keywords = "antiretroviral therapy, cardiovascular diseases, cytokines, hemostasis, HIV, inflammation",
author = "Kaplan, {Robert C.} and Landay, {Alan L.} and Hodis, {Howard N.} and Gange, {Stephen J.} and Norris, {Philip J.} and Mary Young and Kathryn Anastos and Tien, {Phyllis C.} and Xue, {Xiaonan (Nan)} and Jason Lazar and Parrinello, {Christina M.} and Lorie Benning and Tracy, {Russell P.}",
year = "2012",
month = "8",
day = "1",
doi = "10.1097/QAI.0b013e31825b03be",
language = "English (US)",
volume = "60",
pages = "359--368",
journal = "Journal of Acquired Immune Deficiency Syndromes",
issn = "1525-4135",
publisher = "Lippincott Williams and Wilkins",
number = "4",

}

TY - JOUR

T1 - Potential cardiovascular disease risk markers among HIV-infected women initiating antiretroviral treatment

AU - Kaplan, Robert C.

AU - Landay, Alan L.

AU - Hodis, Howard N.

AU - Gange, Stephen J.

AU - Norris, Philip J.

AU - Young, Mary

AU - Anastos, Kathryn

AU - Tien, Phyllis C.

AU - Xue, Xiaonan (Nan)

AU - Lazar, Jason

AU - Parrinello, Christina M.

AU - Benning, Lorie

AU - Tracy, Russell P.

PY - 2012/8/1

Y1 - 2012/8/1

N2 - Background: Inflammation and hemostasis perturbation may be involved in vascular complications of HIV infection. We examined atherogenic biomarkers and subclinical atherosclerosis in HIV-infected adults before and after beginning highly active antiretroviral therapy (HAART). Methods: In the Women's Interagency HIV Study, 127 HIV-infected women studied pre and post HAART were matched to HIV-uninfected controls. Six semiannual measurements of soluble CD14, tumor necrosis factor (TNF) alfa, soluble interleukin (IL) 2 receptor, IL-6, IL-10, monocyte chemoattractant protein 1, D-dimer, and fibrinogen were obtained. Carotid artery intima-media thickness was measured by B-mode ultrasound. Results: Relative to HIV-uninfected controls, HAART-naive HIV-infected women had elevated levels of soluble CD14 (1945 vs 1662 ng/mL, Wilcoxon signed rank P < 0.0001), TNF-α (6.3 vs 3.4 pg/mL, P < 0.0001), soluble IL-2 receptor (1587 vs 949 pg/mL, P < 0.0001), IL-10 (3.3 vs 1.9 pg/mL, P < 0.0001), monocyte chemoattractant protein 1 (190 vs 163 pg/mL, P < 0.0001), and D-dimer (0.43 vs 0.31 μg/mL, P < 0.01). Elevated biomarker levels declined after HAART. Although most biomarkers normalized to HIV-uninfected levels, in women on effective HAART, TNF-α levels remained elevated compared with HIV-uninfected women (+0.8 pg/mL, P = 0.0002). Higher post-HAART levels of soluble IL-2 receptor (P = 0.02), IL-6 (P = 0.05), and D-dimer (P = 0.03) were associated with increased carotid artery intima-media thickness. Conclusions: Untreated HIV infection is associated with abnormal hemostasis (eg, D-dimer), proatherogenic (eg, TNF-α), and antiatherogenic (eg, IL-10) inflammatory markers. HAART reduces most inflammatory mediators to HIV-uninfected levels. Increased inflammation and hemostasis are associated with subclinical atherosclerosis in recently treated women. These findings have potential implications for long-term risk of cardiovascular disease in HIV-infected patients, even with effective therapy.

AB - Background: Inflammation and hemostasis perturbation may be involved in vascular complications of HIV infection. We examined atherogenic biomarkers and subclinical atherosclerosis in HIV-infected adults before and after beginning highly active antiretroviral therapy (HAART). Methods: In the Women's Interagency HIV Study, 127 HIV-infected women studied pre and post HAART were matched to HIV-uninfected controls. Six semiannual measurements of soluble CD14, tumor necrosis factor (TNF) alfa, soluble interleukin (IL) 2 receptor, IL-6, IL-10, monocyte chemoattractant protein 1, D-dimer, and fibrinogen were obtained. Carotid artery intima-media thickness was measured by B-mode ultrasound. Results: Relative to HIV-uninfected controls, HAART-naive HIV-infected women had elevated levels of soluble CD14 (1945 vs 1662 ng/mL, Wilcoxon signed rank P < 0.0001), TNF-α (6.3 vs 3.4 pg/mL, P < 0.0001), soluble IL-2 receptor (1587 vs 949 pg/mL, P < 0.0001), IL-10 (3.3 vs 1.9 pg/mL, P < 0.0001), monocyte chemoattractant protein 1 (190 vs 163 pg/mL, P < 0.0001), and D-dimer (0.43 vs 0.31 μg/mL, P < 0.01). Elevated biomarker levels declined after HAART. Although most biomarkers normalized to HIV-uninfected levels, in women on effective HAART, TNF-α levels remained elevated compared with HIV-uninfected women (+0.8 pg/mL, P = 0.0002). Higher post-HAART levels of soluble IL-2 receptor (P = 0.02), IL-6 (P = 0.05), and D-dimer (P = 0.03) were associated with increased carotid artery intima-media thickness. Conclusions: Untreated HIV infection is associated with abnormal hemostasis (eg, D-dimer), proatherogenic (eg, TNF-α), and antiatherogenic (eg, IL-10) inflammatory markers. HAART reduces most inflammatory mediators to HIV-uninfected levels. Increased inflammation and hemostasis are associated with subclinical atherosclerosis in recently treated women. These findings have potential implications for long-term risk of cardiovascular disease in HIV-infected patients, even with effective therapy.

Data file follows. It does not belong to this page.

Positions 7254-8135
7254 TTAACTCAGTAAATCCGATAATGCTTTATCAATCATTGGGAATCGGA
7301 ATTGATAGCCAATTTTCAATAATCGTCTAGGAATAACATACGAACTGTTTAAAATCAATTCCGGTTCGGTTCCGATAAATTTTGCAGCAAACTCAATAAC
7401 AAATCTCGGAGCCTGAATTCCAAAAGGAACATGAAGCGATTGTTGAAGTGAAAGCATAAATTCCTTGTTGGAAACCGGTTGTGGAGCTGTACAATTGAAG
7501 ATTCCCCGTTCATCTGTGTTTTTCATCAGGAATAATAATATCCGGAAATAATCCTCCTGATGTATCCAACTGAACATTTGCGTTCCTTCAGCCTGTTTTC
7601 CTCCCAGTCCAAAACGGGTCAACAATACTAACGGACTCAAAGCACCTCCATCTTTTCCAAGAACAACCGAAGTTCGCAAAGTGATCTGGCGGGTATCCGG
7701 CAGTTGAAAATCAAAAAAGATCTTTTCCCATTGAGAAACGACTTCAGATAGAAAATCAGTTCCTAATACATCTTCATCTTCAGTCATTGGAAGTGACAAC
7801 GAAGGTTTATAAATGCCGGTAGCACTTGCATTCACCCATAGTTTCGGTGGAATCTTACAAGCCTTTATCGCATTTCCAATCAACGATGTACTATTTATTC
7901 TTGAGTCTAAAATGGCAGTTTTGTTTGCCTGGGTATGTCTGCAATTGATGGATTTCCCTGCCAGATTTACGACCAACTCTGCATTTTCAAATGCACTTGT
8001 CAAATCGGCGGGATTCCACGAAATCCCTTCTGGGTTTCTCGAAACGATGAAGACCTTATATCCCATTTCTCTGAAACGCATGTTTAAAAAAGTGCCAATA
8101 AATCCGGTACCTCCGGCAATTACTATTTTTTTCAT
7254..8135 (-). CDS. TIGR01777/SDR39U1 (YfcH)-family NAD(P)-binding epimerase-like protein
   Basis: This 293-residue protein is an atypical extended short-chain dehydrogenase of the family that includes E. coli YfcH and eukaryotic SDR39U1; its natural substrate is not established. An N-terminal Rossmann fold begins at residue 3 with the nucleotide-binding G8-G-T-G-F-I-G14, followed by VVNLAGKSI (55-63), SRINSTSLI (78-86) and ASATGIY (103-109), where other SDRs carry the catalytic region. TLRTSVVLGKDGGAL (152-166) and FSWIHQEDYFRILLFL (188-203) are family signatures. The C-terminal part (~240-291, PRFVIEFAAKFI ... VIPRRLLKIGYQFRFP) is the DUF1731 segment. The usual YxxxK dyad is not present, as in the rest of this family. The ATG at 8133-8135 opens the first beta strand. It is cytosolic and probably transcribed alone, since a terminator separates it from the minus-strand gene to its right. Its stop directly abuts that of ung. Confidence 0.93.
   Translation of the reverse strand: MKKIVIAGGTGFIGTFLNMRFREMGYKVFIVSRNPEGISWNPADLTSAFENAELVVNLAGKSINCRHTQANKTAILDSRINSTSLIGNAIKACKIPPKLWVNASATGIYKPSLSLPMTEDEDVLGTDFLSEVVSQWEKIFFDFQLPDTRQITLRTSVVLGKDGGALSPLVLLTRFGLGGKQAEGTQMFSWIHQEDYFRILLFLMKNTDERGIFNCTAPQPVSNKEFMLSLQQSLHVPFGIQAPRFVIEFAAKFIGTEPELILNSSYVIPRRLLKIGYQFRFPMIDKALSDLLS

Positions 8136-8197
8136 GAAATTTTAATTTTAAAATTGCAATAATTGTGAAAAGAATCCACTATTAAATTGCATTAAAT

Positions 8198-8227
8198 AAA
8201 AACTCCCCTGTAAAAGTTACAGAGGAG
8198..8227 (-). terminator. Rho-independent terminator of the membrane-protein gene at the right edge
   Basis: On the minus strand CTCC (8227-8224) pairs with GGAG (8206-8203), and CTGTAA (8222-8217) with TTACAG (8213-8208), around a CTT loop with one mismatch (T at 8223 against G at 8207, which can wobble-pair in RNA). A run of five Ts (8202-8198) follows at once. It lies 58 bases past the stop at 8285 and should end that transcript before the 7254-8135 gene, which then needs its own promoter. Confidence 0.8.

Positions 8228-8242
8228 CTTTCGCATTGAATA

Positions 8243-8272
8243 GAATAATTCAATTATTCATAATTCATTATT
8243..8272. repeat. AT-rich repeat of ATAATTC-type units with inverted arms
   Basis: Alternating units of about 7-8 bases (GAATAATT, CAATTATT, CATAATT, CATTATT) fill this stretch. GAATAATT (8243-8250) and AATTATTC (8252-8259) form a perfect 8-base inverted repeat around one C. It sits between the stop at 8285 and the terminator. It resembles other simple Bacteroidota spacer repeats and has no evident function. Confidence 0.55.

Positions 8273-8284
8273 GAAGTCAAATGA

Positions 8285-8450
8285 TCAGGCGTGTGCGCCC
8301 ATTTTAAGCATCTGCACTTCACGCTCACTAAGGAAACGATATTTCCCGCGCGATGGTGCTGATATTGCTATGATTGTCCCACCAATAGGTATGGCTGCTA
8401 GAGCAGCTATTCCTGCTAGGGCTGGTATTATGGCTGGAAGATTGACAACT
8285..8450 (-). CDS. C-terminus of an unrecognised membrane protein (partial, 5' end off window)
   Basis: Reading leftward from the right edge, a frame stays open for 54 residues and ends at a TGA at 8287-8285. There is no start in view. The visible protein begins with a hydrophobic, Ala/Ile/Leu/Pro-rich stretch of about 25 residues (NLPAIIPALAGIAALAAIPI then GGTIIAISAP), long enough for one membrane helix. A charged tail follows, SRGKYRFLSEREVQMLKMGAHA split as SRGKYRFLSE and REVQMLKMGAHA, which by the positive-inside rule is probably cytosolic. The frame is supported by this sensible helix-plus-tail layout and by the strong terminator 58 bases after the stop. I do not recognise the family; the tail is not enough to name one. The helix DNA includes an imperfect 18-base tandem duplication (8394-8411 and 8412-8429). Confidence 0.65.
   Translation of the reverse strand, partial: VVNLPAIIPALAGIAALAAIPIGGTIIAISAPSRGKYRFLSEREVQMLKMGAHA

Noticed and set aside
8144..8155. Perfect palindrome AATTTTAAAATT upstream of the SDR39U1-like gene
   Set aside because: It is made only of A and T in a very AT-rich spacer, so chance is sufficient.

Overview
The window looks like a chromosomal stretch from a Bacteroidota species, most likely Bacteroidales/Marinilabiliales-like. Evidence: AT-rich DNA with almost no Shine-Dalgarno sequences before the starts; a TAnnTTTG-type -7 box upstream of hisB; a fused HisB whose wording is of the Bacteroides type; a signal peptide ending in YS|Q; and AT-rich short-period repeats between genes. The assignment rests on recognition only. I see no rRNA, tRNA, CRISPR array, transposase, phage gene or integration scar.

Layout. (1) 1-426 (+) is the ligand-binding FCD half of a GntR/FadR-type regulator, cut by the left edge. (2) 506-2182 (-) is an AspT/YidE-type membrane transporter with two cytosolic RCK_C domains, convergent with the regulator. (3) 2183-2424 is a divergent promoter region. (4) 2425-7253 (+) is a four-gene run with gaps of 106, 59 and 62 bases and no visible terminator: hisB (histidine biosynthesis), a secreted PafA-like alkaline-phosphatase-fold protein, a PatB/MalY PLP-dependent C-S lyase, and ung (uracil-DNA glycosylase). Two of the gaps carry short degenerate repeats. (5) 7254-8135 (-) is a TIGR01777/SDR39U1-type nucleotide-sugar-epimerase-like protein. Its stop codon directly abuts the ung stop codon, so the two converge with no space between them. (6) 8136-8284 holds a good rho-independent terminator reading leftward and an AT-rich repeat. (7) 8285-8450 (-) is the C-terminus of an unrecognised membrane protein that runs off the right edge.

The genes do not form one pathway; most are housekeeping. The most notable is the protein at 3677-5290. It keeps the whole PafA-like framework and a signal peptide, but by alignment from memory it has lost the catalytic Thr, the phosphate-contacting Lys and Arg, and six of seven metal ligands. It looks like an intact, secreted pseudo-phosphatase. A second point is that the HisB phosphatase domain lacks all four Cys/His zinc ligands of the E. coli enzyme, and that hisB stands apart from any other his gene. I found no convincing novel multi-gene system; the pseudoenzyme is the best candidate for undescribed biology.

KW - antiretroviral therapy

KW - cardiovascular diseases

KW - cytokines

KW - hemostasis

KW - HIV

KW - inflammation

UR - http://www.scopus.com/inward/record.url?scp=84864278251&partnerID=8YFLogxK

UR - http://www.scopus.com/inward/citedby.url?scp=84864278251&partnerID=8YFLogxK

U2 - 10.1097/QAI.0b013e31825b03be

DO - 10.1097/QAI.0b013e31825b03be

M3 - Article

C2 - 22592585

AN - SCOPUS:84864278251

VL - 60

SP - 359

EP - 368

JO - Journal of Acquired Immune Deficiency Syndromes

JF - Journal of Acquired Immune Deficiency Syndromes

SN - 1525-4135

IS - 4

ER -